Bluedot, Jodrell Bank Observatory, Orbit stage, July 8 2017.
At a festival like Bluedot where so much depends on the science talks, the workshops, the demonstrations, the projections, the light shows, the readings…you’d expect the music programming to get left behind. Besides the set of fairly predictable crowd pleasing headliners (Pixies, Orbital, and alt-J) Bluedot did well to cram in some interesting artists and performers. Here’s a round-up of the bands I saw on Saturday:
First up was Caro, an indie three-piece from Leeds, who did well to open proceedings on the Orbit stage, playing to a crowd of festival early birds and day trippers like myself. For a few minutes I was pleasantly reminded of all those mid-2000s guitar bands I saw as a teenager, the first gigs I went to, and then I remembered precisely the problem with those (usually all male) guitar bands: they all sound the same. The same cheeky chappy vocals, the same jangly guitars, the same triumphant indie pop. And Caro prove that these bands still have so much to answer for. Adam Pardey’s lead vocals sit somewhere between Joe Newman (alt-J) and Jack Steadman (Bombay Bicycle Club) – and though their song about the ‘monster ghouly man who feeds on love’ went down well with the kids, it was too saccharine for me. To be a bit fairer to them, on record ‘Cold Comfort’ is kind of catchy – the kind of thing that would go down well enough on Steve Lamacq’s roundtable. These are polished, capable performers, playing build-a-kit songs: emotional open, slow build, quiet bridge, big climax. I guess it is what it is.
Horsebeach played a set of sunny, sad music – like you’d forced Mac DeMarco or Real Estate to live in Manchester for a few years. Chorus ridden, vibrato guitars overset with no fuss lyrics about your shit life: I spent some time away, feel I’m finally doing okay / But I fucked this up again, what can I say? Ryan Kennedy sings on ‘The Highest Place.’ The title of their latest album, Beauty and Sadness just about sums it up: driving, catchy, dream pop (you can’t help but get behind it) mixed with an irresistible nostalgia: last summer, visiting home, that trip with your friends when you were 18, your ex. The music is best when it’s at its most mournful, dredging up old relationship or thinking about your miserable day job. Go listen to ‘I Must Work & I Must Die’ at the end of the album: When you’re lost like me / Nowhere to run / Stuck in a job / You must stop and think, there are better things outside…perfect for a rainy summer’s day in Manchester.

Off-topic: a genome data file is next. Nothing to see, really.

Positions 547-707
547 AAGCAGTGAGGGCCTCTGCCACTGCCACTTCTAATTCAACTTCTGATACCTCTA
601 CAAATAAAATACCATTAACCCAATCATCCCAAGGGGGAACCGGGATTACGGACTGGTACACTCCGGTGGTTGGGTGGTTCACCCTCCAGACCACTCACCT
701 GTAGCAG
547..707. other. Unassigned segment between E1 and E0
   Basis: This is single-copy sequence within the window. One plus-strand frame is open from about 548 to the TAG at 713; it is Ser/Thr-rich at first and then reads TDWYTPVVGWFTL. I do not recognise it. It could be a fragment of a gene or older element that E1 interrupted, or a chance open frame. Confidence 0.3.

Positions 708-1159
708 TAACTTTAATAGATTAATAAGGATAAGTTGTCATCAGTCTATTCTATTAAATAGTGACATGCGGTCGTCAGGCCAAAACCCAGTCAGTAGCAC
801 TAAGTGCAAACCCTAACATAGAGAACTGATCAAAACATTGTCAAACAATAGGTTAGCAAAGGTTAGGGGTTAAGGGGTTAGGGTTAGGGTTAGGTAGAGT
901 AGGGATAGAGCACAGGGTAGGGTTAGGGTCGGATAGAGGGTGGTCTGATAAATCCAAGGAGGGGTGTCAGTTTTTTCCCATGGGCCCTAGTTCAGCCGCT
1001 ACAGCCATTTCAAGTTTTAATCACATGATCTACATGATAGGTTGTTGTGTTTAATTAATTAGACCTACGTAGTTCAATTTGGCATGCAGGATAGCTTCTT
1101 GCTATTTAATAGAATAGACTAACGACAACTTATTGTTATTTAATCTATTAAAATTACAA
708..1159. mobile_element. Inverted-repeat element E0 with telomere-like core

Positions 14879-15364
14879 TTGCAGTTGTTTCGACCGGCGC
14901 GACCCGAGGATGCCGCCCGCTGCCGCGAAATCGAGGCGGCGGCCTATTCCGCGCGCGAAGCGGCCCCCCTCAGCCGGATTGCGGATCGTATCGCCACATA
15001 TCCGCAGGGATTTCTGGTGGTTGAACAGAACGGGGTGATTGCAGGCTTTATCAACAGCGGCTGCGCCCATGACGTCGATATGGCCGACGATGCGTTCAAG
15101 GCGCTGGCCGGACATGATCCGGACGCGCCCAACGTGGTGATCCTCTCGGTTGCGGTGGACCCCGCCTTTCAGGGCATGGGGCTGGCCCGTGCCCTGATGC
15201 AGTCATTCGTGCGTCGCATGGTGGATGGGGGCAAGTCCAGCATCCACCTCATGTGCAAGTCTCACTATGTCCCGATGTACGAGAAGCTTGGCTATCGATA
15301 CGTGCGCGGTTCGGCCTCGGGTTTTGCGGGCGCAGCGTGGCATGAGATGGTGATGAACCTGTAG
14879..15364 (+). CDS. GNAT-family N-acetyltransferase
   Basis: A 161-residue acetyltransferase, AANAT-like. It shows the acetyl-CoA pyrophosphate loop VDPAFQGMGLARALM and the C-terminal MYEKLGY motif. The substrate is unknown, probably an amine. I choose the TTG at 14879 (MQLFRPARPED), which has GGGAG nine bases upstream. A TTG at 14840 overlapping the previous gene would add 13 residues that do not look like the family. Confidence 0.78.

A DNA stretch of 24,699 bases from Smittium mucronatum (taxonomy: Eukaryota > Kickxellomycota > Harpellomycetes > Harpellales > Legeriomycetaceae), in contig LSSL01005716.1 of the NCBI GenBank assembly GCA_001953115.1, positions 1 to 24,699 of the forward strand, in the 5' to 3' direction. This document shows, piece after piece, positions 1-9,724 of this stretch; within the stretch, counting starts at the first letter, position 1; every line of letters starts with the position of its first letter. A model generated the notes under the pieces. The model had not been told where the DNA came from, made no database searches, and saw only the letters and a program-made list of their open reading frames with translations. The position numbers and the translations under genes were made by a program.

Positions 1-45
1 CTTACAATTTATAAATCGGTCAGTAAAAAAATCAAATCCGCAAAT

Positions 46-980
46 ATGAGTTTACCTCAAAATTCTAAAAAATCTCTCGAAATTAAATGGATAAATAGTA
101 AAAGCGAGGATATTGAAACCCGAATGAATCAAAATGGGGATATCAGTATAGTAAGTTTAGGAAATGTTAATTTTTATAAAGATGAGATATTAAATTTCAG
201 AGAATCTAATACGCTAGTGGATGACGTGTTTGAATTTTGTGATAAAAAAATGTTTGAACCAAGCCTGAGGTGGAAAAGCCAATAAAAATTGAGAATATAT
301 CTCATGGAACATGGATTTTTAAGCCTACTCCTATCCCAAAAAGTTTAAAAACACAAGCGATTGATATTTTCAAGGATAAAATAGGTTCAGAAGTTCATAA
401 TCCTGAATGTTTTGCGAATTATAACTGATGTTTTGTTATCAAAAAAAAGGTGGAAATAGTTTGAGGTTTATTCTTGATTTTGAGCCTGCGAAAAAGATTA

An afternoon scheduling meant that AEVA (Dan Jacobs) had to battle with the inevitable buzzkill of the sun from outside the tent of the Nebula stage, and a recumbent crowd of afternoon drinkers. How do you pace a set for a crowd like this? No one seemed to be willing to make the first move to get up and dance (myself included). The one guy who came to the front so his friends could record a joke video of him dancing about summed up the vibe. Which is a shame, because AEVA’s warm, driving techno was pretty captivating – at points the music syncing perfectly with a video loop moving through the clouds – the AEVA logo emerging like we were watching a glossy space travel advert. It would have been good to see more made of these visuals – and a crowd like the one at Bluedot were probably desperate to see the controller Jacobs was trying to keep off screen. AEVA’s set featured the title track of his first release Dramatic Sunset (Don’t Delay, 2017) – warm, easy, four-to-the-floor, powering its way to the end before you’ve noticed (the kind of thing people would lose their minds in twelve hours time). The real highlight was ‘Departure,’ the final track on Dramatic Sunset – an ambient, inviting piece that moved between thick cellos and buzzy synths – a great close to the set.